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I’ve pointed to the dangers of physical determinism many times. Space and geography are important variables explaining how cities work, but some disciplines have a marked tendency to over-state their importance and, more seriously, under-state the importance of more decisive economic and social variables.

My interest has to date been at the level of cities. So it’s interesting to see the authors of a new book, Why nations fail, point to the dangers of physical determinism at a global scale. However what really surprised me is Daron Acemoglu and James Robinson reckon Jared Diamond, author of the widely-hailed book, Guns, Germs and Steel, didn’t really nail it.

It seems like almost everyone I know has read Guns, Germs and Steel either wholly or in part, or is at least pretty familiar with the key hypothesis. Diamond addresses a question put to him in 1972 by Yali, a New Guinea politician. Yali asks: “Why is it that you white people developed so much cargo and brought it to New Guinea, but we black people had little cargo of our own?”

Diamond’s thesis is that relative differences in the material and technological development of continents can be attributed to different historical endowments of plant and animal species. Some places had more species that could be readily domesticated than others – this led to farming and ultimately to greater technological and material achievement relative to continents that weren’t endowed so fortunately.

Acemoglu and Robinson acknowledge Diamond’s thesis might explain why the Spanish had an advantage over the Aztecs and Incas 500 years ago, but argue it doesn’t explain why modern Mexicans and Peruvians who live in the former lands of the Aztecs and Incas are poor.

Diamond’s thesis implies that once the Incas had been exposed to all the species and resulting technologies that they had not been able to develop themselves, they ought quickly to have attained the living standards of the Spanish. Yet nothing of the sort happened. On the contrary, in the nineteenth and twentieth centuries, a much larger gap in incomes between Spain and Peru emerged.

Diamond emphasises the advantage bestowed by the east-west orientation of the Eurasian land mass in facilitating the spread of technology and innovation. Yet China and India, say Acemoglu and Robinson, both had very rich endowments of animals and plants and benefited from the orientation of Eurasia, but today are home to most of the world’s poor people.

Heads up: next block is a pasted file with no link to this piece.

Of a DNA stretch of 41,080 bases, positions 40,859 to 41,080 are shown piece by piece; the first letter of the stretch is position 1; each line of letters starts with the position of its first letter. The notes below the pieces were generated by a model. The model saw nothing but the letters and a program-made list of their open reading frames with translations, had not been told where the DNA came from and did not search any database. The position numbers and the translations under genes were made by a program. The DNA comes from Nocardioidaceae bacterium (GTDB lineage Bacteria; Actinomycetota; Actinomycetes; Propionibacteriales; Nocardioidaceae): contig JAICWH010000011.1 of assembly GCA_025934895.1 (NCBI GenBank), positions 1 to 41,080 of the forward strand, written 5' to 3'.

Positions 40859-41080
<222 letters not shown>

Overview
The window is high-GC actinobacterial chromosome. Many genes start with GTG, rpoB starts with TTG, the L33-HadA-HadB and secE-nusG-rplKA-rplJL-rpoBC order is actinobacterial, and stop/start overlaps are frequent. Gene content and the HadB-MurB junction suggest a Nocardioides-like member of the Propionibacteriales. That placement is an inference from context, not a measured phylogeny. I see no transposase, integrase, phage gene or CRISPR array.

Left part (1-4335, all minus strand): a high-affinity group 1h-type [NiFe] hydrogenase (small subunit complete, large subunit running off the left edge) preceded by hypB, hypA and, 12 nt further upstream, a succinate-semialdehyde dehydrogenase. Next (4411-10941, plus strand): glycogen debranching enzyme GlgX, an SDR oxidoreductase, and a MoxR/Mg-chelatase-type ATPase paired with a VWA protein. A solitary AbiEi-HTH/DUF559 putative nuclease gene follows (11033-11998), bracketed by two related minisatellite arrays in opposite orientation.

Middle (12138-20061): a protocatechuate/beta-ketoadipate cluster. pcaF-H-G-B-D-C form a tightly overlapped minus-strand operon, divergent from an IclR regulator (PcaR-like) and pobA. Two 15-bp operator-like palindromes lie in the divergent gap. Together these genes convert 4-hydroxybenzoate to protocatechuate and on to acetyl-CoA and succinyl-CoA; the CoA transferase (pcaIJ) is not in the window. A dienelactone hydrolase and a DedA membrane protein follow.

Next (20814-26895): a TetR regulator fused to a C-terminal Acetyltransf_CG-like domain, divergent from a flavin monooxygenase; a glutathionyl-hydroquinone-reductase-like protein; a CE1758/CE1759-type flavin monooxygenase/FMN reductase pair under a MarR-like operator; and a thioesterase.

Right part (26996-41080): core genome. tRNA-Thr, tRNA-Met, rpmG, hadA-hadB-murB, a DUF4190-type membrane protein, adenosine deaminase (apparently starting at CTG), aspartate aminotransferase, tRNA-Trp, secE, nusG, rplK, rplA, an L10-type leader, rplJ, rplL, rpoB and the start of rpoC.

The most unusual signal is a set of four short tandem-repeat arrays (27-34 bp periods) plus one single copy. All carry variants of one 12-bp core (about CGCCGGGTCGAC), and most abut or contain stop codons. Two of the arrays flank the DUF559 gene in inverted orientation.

They also argue it is unlikely changes in the economic status of countries within the Americas were driven by geography.

Before 1492 it was the civilizations in the central valley of Mexico, Central America, and the Andes that had superior technology and living standards to North America or places such as Argentina and Chile. While the geography stayed the same, the institutions imposed by European colonists created a “reversal of fortune.”

Acemoglu and Robinson’s contention is that the pattern of world inequality is determined primarily by differences in political systems. Poor nations are commanded by “extractive” elites – Kings, Priests, Dictators, merchants – who appropriate wealth. Whether in Nigeria or North Korea, these elites aren’t about to give up their extractive power.

Rich countries however got wealthy by having inclusive political and economic institutions that facilitate and sustain economic growth and encourage innovation. They have secure property rights, freedom to contract and exchange, and pluralistic political institutions.

This is an important book. No fewer than five Nobel Laureates in economics sing its praises, including Kenneth Arrow, Gary Becker and Robert Solow. While it’s of particular interest to me because of the geography angle, bear in mind the discussion about Jared Diamond’s work is only a very small part of this book.

This is not a review of Why nations fail (I haven’t read it all yet), but there are plenty accessible on the net e.g. here, here, here and here. Surprisingly though, Google shows virtually no reviews from Australia apart from a (pay-walled) one by the AFR. I think that’s more likely to be a negative reflection on the local media than it is on the book.

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Peter Fray
Peter Fray
Editor-in-chief of Crikey
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